All you need to know about Rose’ is summed up in one communal table running the length of the restaurant. Gaudily pink, it’s a tiled and mirrored affair that has three steps leading up to it on each side. If, like The Monster you naively assume that is because this is a French restaurant and there will be fashion shows au contraire. It is so the assembled masses may easily scale the table to dance. Yes, dance. Because there is above the bar an alcove for the DJ. Yes.
When one enters Rose’ they are assaulted by the sheer pinkness of it all. It is both a stunning tableau and a dizzying one. Its effect is akin to swimming in a giant vat of cotton candy. Or perhaps Pepto Bismal. This is a restaurant that takes its cues from St. Tropez and doesn’t get going until late into the evening, and while the food on the occasion The Monster visited is better than expected one wonders how long that will continue given what seems to be the play here.
One’s tolerance for this restaurant will depend entirely on your mood. If you come in with a sense of humor and allow that this is as much absurd theater as anything else you’ll leave happily enough if not a bit poorer. If however, serious dining is your objective than think twice. For Rose’ has as many patrons flitting about the bar and sashaying from table to table as those who have come to actually eat. You are liable to see fashion choices that would be better served on a bichon frise and hear conversation that proves our species is doomed.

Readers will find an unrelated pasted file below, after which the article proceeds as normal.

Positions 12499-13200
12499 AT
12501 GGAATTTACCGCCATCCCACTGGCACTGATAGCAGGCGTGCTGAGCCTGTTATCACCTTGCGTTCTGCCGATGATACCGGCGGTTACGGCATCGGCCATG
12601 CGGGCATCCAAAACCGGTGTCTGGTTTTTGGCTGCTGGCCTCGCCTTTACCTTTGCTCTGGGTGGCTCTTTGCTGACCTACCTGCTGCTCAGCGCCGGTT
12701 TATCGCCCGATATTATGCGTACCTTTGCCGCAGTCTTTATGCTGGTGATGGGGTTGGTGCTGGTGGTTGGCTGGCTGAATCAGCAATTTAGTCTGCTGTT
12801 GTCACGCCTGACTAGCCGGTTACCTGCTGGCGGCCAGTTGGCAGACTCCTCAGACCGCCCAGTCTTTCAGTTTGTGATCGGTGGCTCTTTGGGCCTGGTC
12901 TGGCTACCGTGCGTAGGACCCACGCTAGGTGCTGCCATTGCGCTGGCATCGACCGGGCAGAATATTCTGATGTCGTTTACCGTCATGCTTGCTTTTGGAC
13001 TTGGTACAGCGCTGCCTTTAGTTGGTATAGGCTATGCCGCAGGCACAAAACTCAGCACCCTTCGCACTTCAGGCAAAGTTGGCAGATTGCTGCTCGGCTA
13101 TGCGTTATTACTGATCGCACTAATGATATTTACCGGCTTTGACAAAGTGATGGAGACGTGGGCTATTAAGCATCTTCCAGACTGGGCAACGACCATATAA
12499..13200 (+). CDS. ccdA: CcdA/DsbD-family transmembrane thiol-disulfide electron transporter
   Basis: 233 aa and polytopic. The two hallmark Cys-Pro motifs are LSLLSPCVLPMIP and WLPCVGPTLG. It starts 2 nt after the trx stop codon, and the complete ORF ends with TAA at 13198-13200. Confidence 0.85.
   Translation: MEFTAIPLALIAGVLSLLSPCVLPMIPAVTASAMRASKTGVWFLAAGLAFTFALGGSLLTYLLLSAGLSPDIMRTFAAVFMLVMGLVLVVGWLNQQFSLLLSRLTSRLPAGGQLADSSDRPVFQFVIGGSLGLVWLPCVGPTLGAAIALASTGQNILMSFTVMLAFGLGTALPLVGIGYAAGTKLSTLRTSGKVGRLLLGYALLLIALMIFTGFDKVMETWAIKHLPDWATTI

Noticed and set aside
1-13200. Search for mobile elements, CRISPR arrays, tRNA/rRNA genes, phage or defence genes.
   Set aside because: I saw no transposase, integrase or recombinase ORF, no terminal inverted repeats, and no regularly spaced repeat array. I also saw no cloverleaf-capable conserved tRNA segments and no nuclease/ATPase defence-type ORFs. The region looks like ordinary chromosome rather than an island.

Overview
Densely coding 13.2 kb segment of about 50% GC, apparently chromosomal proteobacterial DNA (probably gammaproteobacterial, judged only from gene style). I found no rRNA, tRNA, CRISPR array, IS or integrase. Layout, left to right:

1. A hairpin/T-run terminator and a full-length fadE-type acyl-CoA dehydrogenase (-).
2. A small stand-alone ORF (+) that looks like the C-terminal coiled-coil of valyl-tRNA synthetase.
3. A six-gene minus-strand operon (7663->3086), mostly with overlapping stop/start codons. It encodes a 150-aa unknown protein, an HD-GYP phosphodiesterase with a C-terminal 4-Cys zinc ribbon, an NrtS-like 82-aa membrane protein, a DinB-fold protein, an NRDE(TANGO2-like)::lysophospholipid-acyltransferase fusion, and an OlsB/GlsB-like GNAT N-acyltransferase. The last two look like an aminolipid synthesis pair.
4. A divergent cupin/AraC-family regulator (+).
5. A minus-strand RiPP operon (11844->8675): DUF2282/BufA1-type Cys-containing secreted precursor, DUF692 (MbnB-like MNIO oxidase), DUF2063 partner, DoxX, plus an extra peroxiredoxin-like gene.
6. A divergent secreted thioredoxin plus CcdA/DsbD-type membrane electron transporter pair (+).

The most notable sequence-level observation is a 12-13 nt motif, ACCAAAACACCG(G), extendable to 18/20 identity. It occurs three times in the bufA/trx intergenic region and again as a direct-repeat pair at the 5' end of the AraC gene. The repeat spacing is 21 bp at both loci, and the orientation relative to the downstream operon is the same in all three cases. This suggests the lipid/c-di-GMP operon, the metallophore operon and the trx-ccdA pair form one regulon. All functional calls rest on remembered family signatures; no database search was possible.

If you’re still reading then The Monster assumes you own a yellow Lamborghini. Good on you. On this night we sample the gazpacho anadlous, a cold tomato based raw vegetable soup with parmesan tuile; artichaut vinaigrette, whole warm artichoke served with balsamic vinaigrette; fillets de loup de mer grilles et ses panisses sauce au fenouil et ratatouille, grilled Mediterranean seabass, chickpea cakes, ratatouille, fennel emulsion; and one of the specials of the evening, the duck breast served with asparagus.
Each dish proves a happy surprise. The duck especially is tender and rich, much more refined than one would assume the kitchen is capable of. All diners agree that looks can be deceiving and the food exceeds expectations. The soup is agreeably seasoned, the artichoke comes with a delicious vinaigrette and the seabass is tender and moist.
With drinks that cost the GDP of developing countries and take as long to make as a government filibuster, Rose’ offers up amiable enough service and better (for now) food than one would imagine. Like the fickle Los Angeles club scene, one must wonder how long that will last.
Why go? Alexander McQueen and Ed Hardy are where you shop.
Monster rating: 3/5 Monsters
861 North La Cienega
Los Angeles, CA 90069